7. It was Ms Simpson's submission to us that the appellant had not earlier been able to enjoy his family life with his parents and his siblings by reason of their long separation and that his uncle who had brought him up was, as is again common ground, now dead so that he was not available to continue to look after him in Uganda. On that basis it was her submission that there was family life created here by reason of what had taken place since his arrival although she had to accept that there was no satisfactory evidence of any direct contact prior to his arrival in the period since his parents had left Uganda. It is against that factual background that we are asked to consider issues of family life and proportionality under Article 8 of the European Convention which provides as follows:

1. Everyone has the right to respect for his private and family life, his home and his correspondence.

2. There should be no interference by a public authority with the exercise of this right except such as is in accordance with the law and is necessary in a democratic society in the interest of national security, public safety or the economic well-being of the country. for the prevention of disorder or crime, for the protection of health or morals, or for the protection of rights and freedoms of others."

8. In our judgment the factual errors which we have recited above do not in this case undermine the conclusions which the Adjudicator drew that there was not any family life established with the parents and siblings in the United Kingdom by reason of the very short period of reunion following illegal entry. It is accepted law that in circumstances where family life is put forward as existing between an adult child and his parents or an adult sibling and his other siblings there needs to be further elements of dependency involving more than normal emotional ties. This was reaffirmed by the Tribunal recently in the decision in Salad [2002] UKIAT 06698 relying on the earlier case of Advic v United Kingdom, a Strasbourg case decided in September 1995. The relevant quotation from Advic is contained at paragraph 13 of the decision in Salad. Each case is fact dependent. In Salad adult brothers had been living apart for a long period of time and were not dependent on each other. Equally where relationships between parents and an adult child are concerned the protection of Article 8 would not necessarily be engaged without evidence of further elements of dependency. In the present appeal no evidence of such further dependency has been adduced although the appellant was offered the opportunity to bring oral evidence before us had he wished to do so.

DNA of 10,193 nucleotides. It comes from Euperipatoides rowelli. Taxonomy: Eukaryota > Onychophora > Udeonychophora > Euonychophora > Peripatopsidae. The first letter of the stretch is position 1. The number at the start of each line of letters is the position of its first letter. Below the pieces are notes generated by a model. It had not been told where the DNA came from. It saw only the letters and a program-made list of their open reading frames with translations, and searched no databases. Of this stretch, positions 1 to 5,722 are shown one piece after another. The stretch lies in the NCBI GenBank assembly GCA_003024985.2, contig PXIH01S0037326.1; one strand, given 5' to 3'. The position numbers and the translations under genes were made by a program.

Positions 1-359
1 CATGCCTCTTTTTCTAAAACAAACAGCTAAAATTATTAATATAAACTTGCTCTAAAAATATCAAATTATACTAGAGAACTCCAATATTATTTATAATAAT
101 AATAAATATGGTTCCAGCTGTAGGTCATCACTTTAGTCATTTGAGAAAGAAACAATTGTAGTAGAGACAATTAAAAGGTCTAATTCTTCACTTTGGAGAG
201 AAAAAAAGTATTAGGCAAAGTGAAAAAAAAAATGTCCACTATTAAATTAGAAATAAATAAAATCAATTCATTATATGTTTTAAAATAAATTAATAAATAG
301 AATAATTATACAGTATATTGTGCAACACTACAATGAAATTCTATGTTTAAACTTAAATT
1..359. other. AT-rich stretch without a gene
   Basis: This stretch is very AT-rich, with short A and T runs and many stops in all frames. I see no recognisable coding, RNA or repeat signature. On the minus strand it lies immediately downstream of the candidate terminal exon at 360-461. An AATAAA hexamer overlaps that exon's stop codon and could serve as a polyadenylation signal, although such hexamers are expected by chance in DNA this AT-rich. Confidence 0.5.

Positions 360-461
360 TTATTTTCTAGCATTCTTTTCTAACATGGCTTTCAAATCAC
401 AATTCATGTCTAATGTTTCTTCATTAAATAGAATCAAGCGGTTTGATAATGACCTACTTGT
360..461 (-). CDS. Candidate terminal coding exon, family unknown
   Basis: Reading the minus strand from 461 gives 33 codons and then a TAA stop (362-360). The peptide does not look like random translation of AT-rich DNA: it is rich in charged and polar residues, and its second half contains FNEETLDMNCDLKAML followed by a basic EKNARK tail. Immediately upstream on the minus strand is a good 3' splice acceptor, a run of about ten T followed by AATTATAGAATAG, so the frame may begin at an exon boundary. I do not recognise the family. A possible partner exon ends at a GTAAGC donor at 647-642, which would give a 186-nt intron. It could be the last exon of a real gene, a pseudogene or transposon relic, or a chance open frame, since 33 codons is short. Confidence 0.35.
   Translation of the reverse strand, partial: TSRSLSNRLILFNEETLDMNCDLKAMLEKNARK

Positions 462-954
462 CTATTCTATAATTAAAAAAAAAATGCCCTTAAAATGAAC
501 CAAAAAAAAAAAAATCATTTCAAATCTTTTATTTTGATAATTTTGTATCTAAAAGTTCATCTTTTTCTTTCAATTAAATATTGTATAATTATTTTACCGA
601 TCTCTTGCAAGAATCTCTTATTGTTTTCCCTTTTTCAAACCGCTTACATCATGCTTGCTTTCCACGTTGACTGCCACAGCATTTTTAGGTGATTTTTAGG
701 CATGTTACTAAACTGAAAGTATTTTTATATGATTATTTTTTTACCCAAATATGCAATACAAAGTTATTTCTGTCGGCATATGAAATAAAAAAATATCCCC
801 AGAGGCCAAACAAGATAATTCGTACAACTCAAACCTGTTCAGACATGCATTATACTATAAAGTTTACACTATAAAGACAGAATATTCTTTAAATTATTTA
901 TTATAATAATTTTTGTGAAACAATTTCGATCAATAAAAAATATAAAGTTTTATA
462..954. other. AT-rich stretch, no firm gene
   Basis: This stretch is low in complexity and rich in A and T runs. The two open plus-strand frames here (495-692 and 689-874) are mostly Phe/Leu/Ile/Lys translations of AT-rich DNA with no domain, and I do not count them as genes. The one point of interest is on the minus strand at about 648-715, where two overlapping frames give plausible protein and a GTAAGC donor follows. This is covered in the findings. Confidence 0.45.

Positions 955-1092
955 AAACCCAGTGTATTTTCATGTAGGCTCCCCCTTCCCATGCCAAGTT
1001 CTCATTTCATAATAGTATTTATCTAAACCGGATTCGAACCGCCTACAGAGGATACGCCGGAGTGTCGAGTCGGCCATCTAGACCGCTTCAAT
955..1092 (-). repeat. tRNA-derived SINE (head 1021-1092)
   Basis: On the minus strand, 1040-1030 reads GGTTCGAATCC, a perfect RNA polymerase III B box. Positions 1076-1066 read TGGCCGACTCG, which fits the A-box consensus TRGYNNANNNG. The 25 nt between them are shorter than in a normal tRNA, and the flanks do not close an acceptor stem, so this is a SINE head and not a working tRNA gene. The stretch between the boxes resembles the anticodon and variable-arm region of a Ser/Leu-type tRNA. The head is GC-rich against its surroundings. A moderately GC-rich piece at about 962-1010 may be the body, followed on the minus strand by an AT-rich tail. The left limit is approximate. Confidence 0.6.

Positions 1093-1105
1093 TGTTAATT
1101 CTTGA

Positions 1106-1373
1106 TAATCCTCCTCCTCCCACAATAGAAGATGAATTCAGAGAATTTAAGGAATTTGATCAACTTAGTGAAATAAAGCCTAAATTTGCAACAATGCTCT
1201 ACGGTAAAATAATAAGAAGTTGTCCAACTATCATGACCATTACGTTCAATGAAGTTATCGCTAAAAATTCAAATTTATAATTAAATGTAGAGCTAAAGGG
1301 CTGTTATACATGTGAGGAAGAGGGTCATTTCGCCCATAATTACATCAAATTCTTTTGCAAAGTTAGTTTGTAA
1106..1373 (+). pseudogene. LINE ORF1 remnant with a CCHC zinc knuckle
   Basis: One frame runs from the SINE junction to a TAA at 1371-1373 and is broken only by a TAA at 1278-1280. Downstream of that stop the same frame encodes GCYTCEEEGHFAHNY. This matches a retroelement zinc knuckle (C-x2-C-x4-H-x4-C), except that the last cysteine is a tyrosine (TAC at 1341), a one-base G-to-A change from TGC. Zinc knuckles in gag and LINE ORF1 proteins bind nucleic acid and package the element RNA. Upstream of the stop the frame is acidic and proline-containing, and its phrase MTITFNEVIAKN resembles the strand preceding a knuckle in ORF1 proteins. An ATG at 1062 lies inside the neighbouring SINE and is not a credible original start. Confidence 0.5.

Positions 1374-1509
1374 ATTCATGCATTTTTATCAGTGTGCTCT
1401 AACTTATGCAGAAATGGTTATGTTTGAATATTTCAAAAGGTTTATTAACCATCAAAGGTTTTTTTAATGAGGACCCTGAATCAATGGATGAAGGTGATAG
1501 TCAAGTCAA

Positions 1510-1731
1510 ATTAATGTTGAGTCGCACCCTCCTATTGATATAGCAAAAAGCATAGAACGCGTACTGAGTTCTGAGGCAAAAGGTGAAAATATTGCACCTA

9. We are therefore satisfied that on the facts as they exist the Adjudicator's decision in relation to the lack of existence of family life within the meaning of Article 8 of the European Convention is a sustainable decision. That of itself is sufficient to dispose of this appeal but, like the Adjudicator, in case we are wrong in saying this we go on to consider the question of proportionality of removal under Article 8(2).